Surrendering 32 yards off the tee, on average, Fowler outplayed McIlroy by five shots over two rounds.

“With the way I’ve been playing, with how I’m swinging it this week, I know I can win,” Fowler said. “That’s already set. It’s more so in between the ears, making sure I make the right decisions and not get ahead of myself. If we do that, it will be all right.”

Fowler has a history of timely rebuttals. The victory at Quail Hollow silenced the doubters who said he was more style than substance. His thrilling comeback at The Players in 2015 came a week after a magazine poll labeled him the most overrated player in golf.

At the end of another major season, this would seem an opportune time for another statement.

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Cabreras win PNC Father/Son Challenge

By Associated PressDecember 17, 2017, 11:36 pm

ORLANDO, Fla. - Angel Cabrera and Angel Cabrera Jr. closed with a 12-under 60 for a three-shot victory in their debut at the PNC Father/Son Challenge.

The Cabreras opened with a 59 at The Ritz-Carlton Golf Club and were challenged briefly by the defending champions, David Duval and Nick Karavites, in the scramble format Sunday. The Argentines went out in 30, and they had a two-shot lead with Cabrera's son came within an inch of chipping in for eagle on the final hole.

They finished at 25-under 199 for a three-shot victory over Duval and Karavites, and Bernhard Langer and Jason Langer. The Langer team won in 2014.

Mark O'Meara and Shaun O'Meara tied for fourth at 21 under with Jerry Pate and Wesley Pate.

Cabrera wasn't even in the field until two-time U.S. Open champion Curtis Strange and his son, Tom Strange, had to withdraw.

Duval and his stepson went out in 28, but the Cabreras regained control by starting the back nine with back-to-back birdies, and then making birdies on the 13th, 14th and 16th. The final birdie allowed them to tie the tournament scoring record.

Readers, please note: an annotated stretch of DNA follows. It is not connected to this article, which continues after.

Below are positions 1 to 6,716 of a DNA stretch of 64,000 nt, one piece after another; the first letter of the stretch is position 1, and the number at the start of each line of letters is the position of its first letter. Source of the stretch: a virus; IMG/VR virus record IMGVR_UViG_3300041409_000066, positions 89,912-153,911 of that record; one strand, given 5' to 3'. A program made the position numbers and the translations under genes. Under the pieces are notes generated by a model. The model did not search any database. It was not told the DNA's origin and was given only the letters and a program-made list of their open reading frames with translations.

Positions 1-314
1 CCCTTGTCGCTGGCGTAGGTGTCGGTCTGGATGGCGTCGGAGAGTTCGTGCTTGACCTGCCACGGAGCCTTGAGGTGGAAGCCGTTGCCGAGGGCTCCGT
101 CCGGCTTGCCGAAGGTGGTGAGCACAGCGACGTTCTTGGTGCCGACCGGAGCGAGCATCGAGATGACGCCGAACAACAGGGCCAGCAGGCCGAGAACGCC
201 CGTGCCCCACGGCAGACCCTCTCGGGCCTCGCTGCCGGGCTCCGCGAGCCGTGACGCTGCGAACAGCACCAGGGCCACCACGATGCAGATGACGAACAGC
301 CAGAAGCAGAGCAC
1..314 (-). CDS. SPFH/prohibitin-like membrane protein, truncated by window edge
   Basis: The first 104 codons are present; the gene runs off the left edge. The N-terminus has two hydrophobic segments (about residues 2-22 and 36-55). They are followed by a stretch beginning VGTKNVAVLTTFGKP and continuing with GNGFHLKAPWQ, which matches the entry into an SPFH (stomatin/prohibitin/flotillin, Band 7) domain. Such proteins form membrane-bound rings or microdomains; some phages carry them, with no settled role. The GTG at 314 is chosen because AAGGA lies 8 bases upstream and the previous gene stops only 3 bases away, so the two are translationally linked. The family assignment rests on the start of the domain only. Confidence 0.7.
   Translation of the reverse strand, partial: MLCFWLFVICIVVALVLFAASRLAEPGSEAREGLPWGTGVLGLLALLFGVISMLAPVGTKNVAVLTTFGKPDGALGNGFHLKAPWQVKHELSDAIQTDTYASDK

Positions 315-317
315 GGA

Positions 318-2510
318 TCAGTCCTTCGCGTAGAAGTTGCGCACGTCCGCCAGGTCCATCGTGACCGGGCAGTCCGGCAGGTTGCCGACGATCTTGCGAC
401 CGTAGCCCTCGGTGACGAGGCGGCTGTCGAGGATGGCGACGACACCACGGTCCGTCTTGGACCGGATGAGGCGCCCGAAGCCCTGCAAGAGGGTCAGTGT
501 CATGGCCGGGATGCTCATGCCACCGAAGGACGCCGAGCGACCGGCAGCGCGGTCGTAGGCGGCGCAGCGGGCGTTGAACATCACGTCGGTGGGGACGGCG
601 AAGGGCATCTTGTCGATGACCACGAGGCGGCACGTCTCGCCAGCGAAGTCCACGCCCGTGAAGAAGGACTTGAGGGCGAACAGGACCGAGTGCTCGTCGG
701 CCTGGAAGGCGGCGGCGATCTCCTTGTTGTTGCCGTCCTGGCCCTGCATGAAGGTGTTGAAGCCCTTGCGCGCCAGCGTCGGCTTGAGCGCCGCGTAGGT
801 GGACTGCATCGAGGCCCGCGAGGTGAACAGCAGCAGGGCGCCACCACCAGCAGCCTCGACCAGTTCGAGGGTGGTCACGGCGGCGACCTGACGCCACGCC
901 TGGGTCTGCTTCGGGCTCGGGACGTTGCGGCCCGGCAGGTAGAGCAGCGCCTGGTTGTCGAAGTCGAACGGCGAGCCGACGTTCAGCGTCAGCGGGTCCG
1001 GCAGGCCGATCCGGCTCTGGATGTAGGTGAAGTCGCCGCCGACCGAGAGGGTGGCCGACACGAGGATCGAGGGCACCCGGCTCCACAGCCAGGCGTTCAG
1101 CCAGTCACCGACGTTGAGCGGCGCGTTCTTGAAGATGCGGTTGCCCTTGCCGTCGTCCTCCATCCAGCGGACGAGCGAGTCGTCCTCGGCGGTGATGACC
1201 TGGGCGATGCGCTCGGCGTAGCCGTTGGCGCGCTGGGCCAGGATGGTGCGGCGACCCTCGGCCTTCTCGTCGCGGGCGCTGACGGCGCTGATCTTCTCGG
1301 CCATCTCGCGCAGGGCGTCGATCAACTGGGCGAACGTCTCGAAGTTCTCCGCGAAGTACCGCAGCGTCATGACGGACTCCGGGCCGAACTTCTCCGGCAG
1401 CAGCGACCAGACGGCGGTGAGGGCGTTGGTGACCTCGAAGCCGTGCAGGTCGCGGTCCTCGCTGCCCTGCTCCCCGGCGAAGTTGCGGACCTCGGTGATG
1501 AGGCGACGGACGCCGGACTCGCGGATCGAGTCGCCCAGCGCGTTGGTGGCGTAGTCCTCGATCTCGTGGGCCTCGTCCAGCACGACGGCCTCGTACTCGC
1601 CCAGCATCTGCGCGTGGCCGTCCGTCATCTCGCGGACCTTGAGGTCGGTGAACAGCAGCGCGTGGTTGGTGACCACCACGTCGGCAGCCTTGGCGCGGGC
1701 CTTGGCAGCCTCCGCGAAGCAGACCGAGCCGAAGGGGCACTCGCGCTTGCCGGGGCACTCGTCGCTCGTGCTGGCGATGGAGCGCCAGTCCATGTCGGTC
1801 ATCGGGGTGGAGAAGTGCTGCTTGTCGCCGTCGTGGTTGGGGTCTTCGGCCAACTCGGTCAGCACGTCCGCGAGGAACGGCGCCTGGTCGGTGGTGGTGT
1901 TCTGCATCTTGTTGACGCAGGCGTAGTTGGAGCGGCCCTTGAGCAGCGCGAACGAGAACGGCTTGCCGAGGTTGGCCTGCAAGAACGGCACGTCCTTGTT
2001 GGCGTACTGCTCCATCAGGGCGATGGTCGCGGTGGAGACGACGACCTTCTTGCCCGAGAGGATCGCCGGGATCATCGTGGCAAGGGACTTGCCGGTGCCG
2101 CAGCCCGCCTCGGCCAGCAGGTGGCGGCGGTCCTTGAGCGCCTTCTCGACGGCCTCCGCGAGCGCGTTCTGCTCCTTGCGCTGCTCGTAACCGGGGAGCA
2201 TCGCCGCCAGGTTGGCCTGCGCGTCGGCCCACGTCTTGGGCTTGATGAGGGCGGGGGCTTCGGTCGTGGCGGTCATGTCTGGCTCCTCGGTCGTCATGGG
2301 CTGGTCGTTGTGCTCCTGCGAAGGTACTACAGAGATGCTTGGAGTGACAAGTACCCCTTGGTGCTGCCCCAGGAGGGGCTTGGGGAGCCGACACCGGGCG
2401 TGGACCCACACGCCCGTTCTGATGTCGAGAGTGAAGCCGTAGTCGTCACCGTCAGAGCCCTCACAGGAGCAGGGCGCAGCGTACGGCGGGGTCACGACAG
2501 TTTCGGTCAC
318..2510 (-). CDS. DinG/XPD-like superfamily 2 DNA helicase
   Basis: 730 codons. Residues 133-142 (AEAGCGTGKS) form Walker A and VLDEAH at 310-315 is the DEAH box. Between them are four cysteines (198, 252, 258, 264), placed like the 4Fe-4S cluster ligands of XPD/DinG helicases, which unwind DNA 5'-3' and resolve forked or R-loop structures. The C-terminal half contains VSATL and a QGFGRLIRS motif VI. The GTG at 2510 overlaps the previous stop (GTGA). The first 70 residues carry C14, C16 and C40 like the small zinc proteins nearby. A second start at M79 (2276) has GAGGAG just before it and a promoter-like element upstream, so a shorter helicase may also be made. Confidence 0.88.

''This is certain my best week of the year,'' said Cabrera, the 2009 Masters champion and 2007 U.S. Open champion at Oakmont. ''To play alongside all the legends ... as well as playing alongside my son, has been the greatest week of the year.''

The popular event is for players who have won a major championship or The Players Championship. It is a scramble format both days.

In some cases, the major champions lean on the power of their sons for the distance. O'Meara said Saturday that his ''little man'' hit it 58 yards by him on the 18th. And on Sunday, Stewart Cink said son Reagan told him after outdriving him on the opening four holes, ''In this tournament I may be your son, but right now I'm your Daddy!''

Jack Nicklaus played with his grandson, G.T. They closed with a 64 and tied for 15th in the field of 20 teams.

Rose wins; Aphibarnrat earns Masters bid in Indonesia

By Will GrayDecember 17, 2017, 1:59 pm

Justin Rose continued his recent run of dominance in Indonesia, while Kiradech Aphibarnrat snagged a Masters invite with some 72nd-hole dramatics.

Rose cruised to an eight-shot victory at the Indonesian Masters, carding bookend rounds of 10-under 62 that featured a brief run at a 59 during the final round. The Englishman was the highest-ranked player in the field and he led wire-to-wire, with Thailand's Phachara Khongwatmai finishing second.

Rose closes out the year as perhaps the hottest player in the world, with top-10 finishes in each of his final 10 worldwide starts. That stretch includes three victories, as Rose also won the WGC-HSBC Champions and Turkish Airlines Open. He hasn't finished outside the top 10 in a tournament since missing the cut at the PGA Championship.